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For tests with Cox and other cable operators, PBS producers are repurposing web pages, like this one from Nova, to be featured in "walled gardens."

PBS ventures into cable’s interactive
‘walled gardens’

Adapted from Current, Nov. 13, 2000
By Steve Behrens

It sounds like a lovely place to be—a "walled garden," a refuge where viewers frolic and gorge themselves with the fruit of interactive TV, without all the competition and distractions of the Web. And PBS is starting the enhanced TV era as a lucky insider in the garden.

In cable operators' tests now beginning in Baltimore and San Diego, remote-wielding viewers who want to take a break from TV will be able to click the "Education" button on the screen and see weblike text and graphics related to Nova—or click "Lifestyle" and select MotorWeek pages. NewsHour, Zoom, Mister Rogers' Neighborhood and local productions of Maryland PTV and KPBS will also be options in various content categories. The tests are coordinated with Liberate Technologies, of San Carlos, Calif., a leading designer of software for cable set-top boxes.

[PBS announced after Current deadline that it will work with Twin Entertainment Inc. to develop educational games for cable based on PBS Kids programs, starting with a game called ZOOMnoodle. And it will work with RespondTV, a San Francisco data infrastructure company, as its preferred enhanced TV provider.] PBS said it will also announce further field tests with cable operators. (In the past, PBS has discussed holding trials with AT&T Broadband in the Denver area and with Cablevision in the New York City market.)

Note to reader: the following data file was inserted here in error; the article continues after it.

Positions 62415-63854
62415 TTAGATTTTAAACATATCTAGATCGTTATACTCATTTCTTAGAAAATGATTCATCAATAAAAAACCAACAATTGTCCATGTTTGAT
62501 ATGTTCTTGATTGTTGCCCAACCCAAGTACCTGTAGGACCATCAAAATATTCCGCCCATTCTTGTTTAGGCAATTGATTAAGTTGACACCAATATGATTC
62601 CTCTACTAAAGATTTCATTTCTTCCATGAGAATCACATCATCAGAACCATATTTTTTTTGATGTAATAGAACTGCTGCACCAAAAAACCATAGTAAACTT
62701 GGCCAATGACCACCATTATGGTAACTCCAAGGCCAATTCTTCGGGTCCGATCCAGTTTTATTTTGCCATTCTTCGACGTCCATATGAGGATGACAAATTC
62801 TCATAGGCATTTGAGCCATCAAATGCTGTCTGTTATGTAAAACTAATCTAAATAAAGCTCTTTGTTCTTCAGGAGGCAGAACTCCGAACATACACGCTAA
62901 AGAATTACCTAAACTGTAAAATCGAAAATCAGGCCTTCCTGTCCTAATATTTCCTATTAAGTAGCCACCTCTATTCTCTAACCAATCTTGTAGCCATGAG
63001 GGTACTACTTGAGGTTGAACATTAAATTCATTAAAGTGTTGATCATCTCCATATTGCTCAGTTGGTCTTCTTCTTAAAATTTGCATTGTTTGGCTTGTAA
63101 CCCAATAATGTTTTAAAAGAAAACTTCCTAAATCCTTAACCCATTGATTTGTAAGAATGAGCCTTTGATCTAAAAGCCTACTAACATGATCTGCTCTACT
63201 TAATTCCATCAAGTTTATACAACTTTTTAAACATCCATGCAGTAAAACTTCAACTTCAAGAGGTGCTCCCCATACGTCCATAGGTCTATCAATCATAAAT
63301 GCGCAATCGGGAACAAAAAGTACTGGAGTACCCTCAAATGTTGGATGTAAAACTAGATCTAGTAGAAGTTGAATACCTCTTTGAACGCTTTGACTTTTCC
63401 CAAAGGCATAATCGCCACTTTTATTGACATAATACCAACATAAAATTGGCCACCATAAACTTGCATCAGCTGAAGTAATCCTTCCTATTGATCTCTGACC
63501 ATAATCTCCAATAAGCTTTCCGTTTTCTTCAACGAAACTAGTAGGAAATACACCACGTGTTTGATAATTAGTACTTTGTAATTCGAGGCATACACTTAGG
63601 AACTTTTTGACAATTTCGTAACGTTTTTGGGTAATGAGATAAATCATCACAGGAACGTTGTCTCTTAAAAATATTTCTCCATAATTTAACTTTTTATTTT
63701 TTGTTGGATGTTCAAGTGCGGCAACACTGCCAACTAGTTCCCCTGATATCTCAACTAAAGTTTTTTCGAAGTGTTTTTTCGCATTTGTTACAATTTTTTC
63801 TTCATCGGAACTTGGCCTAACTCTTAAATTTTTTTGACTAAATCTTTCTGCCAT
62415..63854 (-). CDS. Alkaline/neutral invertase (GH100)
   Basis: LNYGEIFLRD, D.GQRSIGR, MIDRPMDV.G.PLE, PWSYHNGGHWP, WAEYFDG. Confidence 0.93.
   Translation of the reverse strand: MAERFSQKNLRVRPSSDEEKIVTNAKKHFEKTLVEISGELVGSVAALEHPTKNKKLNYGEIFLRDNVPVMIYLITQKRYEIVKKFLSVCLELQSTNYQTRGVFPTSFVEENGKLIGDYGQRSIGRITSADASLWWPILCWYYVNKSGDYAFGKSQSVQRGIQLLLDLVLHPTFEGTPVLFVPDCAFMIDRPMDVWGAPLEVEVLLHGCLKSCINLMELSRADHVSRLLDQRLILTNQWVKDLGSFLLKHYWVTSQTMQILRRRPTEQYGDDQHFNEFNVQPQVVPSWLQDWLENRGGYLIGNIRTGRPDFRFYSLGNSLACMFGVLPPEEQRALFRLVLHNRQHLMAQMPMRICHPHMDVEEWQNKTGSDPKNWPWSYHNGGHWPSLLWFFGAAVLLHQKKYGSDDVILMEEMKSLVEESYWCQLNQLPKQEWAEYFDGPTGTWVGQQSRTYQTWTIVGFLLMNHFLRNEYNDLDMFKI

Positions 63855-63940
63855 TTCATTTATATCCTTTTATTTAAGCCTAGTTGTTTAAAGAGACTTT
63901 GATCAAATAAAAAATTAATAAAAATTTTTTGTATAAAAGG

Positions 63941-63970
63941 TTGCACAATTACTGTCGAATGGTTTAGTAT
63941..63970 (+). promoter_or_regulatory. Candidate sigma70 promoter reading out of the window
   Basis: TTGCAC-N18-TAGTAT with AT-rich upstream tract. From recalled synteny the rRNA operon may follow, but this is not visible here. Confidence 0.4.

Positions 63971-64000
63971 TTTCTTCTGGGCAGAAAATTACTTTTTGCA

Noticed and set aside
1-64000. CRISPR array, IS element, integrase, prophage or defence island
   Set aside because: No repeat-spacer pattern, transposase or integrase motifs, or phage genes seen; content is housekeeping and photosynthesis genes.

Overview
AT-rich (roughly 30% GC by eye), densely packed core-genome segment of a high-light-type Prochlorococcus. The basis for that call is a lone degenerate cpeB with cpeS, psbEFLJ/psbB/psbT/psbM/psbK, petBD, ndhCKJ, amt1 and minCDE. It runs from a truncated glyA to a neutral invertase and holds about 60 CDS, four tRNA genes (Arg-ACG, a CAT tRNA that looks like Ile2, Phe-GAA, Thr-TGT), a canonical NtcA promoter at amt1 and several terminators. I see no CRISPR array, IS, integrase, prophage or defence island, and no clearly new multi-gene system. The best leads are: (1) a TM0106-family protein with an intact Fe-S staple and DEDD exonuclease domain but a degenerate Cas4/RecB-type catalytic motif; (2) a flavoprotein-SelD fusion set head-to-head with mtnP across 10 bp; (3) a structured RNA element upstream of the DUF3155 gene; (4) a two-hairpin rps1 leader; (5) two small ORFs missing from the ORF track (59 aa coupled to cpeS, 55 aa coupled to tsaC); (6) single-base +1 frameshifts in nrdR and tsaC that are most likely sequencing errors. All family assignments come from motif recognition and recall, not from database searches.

Why is public TV auditioning for a role in these so-called walled gardens?

"For us, it's a real estate play," says Deron Triff, PBS's director of business development for enhanced TV. Having material in the walled garden gives PBS a chance to accustom viewers and cable operators to public TV as a content provider, giving it "a place at the table," according to a September memo to the stations by Cindy Johanson, PBS senior v.p., Internet and broadband services.

And the experience in the cable trials will help public TV develop plans for future enhanced TV services in digital broadcasting, whenever that develops.

A walled garden is "a closed website that doesn't have hyperlinks out to the Internet," says Triff. Subscribers to many cable systems may be able to delve into the Internet through their cable connections, but they won't do it through the walled gardens.

Cable operators say they must restrict the gardens' content to make sure that pages are designed with big text that can be seen from the viewer's easy chair, and to prevent improper coding from crashing the viewer's set-top box, says Triff.

But he adds, "They're sort of hiding under that premise. It's a bit of a smokescreen."

What the cable operators want most of all is to be able to track their subscribers' interests and build viewer profiles for cable's version of online sales—"t-commerce." Programmers will build interactive sales opportunities into more and more programs, and fight with cable companies and other middlemen over the revenue split, according to Forrester Research. Though the advent of digital video recorders will hurt advertising sales by enabling viewers to skip commercials, the boom in t-commerce will more than make up the loss, Forrester predicts.